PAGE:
By Kanyingi Kuria
The Police force arm of enforcing law and order is arguably one of the assets governments and their agencies take pride in. But the men and women in blue-for our Kenyan case, for instance, whose mandate is to serve and protect, are not always on the side of being praised when it comes to civilians.
In most countries the police are seen as enemies of the people whose duty is to whip, maim, torture, humiliate and sometimes kill in public. However this does not pass unnoticed and unranted over, especially on social media platforms and it gets even worse with protests that emanate from strong resentment towards the police and some of the not so humane alleged acts of untold pain they inflict on crime suspects.
Lately, social media has been ablaze with stories, videos and accounts of people who have been brutalized by the police. Usually people are somewhat used to police throwing a canister or two of tear gas to disperse unruly crowds during work strikes or school riots but when extreme force is meted out on an individual-it’s get provocative. But is this the trend and do we ever get to know why the said victims got caught up with the police in the first place and what measures are taken thereafter?
Mercy Cherono, a 21-year old, suspected gang member from the Rift valley region is the latest publicized case of police brutality. A viral video showing the young girl being dragged by a rope tied to a moving motorbike lit up social media especially Twitter. The incident went on to become a story that hit both regional and international news headlines. As at now the OCS alongside two other officers have since been arrested awaiting charges in what is likely to unfold as a heated court case after FIDA-Kenya announced their legal representation towards Cherono.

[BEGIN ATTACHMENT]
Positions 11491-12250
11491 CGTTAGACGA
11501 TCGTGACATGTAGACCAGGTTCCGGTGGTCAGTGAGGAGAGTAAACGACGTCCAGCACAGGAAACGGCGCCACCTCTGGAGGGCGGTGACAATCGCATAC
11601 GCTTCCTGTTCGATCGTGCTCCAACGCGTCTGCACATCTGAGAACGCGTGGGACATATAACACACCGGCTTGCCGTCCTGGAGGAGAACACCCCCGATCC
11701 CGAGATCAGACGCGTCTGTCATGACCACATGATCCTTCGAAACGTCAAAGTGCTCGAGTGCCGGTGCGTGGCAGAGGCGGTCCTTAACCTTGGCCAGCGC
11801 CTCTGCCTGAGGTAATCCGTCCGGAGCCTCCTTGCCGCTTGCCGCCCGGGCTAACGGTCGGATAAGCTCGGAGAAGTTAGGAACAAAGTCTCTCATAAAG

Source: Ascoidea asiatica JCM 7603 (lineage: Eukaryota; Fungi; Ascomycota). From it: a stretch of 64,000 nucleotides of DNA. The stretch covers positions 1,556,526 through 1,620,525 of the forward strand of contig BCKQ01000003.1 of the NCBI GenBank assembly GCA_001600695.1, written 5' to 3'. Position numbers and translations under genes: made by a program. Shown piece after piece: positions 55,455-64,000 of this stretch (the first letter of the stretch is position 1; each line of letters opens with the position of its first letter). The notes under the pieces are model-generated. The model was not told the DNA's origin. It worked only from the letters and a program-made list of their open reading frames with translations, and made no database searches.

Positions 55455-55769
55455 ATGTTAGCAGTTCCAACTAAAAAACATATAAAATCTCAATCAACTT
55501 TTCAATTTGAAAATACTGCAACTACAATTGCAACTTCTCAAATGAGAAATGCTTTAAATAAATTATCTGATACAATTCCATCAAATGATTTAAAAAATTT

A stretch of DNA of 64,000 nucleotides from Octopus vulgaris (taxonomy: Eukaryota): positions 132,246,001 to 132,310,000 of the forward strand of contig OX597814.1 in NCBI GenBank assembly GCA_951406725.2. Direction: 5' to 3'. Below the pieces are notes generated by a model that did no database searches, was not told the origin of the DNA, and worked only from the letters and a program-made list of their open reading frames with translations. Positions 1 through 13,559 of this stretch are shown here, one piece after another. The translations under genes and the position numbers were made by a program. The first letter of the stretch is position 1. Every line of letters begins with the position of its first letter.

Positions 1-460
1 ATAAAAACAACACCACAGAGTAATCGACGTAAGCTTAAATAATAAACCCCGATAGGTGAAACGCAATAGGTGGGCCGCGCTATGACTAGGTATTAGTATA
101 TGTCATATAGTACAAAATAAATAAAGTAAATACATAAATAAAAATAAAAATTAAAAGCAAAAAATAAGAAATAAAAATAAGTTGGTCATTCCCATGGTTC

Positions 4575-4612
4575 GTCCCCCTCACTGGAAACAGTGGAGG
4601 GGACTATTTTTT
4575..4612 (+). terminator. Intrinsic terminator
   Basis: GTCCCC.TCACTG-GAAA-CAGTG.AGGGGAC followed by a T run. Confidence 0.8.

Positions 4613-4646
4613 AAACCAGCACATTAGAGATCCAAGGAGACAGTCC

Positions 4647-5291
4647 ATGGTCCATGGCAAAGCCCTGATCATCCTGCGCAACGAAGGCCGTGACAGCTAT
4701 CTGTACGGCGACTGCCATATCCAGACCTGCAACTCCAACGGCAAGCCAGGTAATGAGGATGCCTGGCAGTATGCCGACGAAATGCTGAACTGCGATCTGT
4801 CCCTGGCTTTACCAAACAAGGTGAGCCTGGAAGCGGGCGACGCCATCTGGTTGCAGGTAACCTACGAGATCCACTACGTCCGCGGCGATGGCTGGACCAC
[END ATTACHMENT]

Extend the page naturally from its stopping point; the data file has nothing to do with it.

This incident comes barely a fortnight after George Floyd, an American citizen was arrested and unfortunately passed on in the hands of police after he had his neck pressurized while he lay on the ground. The 46-year old victim was being arrested after he was suspected of using a fake 20-dollar currency in a store.
The case sparked high voltage riots and demonstrations in his residential town as well as other areas in the United States. By the virtue of being him a black American at a time when police brutality against the blacks has been at an all-time strong condemnation, people protested till the officers responsible were fired, arrested and the main perpetrator in that case even arraigned in court.
The afore-mentioned cases are just two out possibly a million other cases that either go unreported or even if reported the perpetrators roam free as their victims suffer injuries and trauma for years or at worst just die.
Reactions toward police brutality always seem to escalate since the act is a civil rights violation. However, there are lots of grey areas and at worst being the victim’s word against that of the police which in most cases, the latter wins.
Some of the countries reported to have the highest number of reported cases to the media are in Africa are Nigeria, Kenya, Angola, Burkina Faso, Mali and Lesotho.
As time goes by, it is unfortunate that the trend of police harassing civilians either verbally or physically or even using extreme force when making legally warranted arrests is on the rise. While some of the victims are actually guilty as charged, a considerable number is usually innocent and have no idea of what they are being charged with.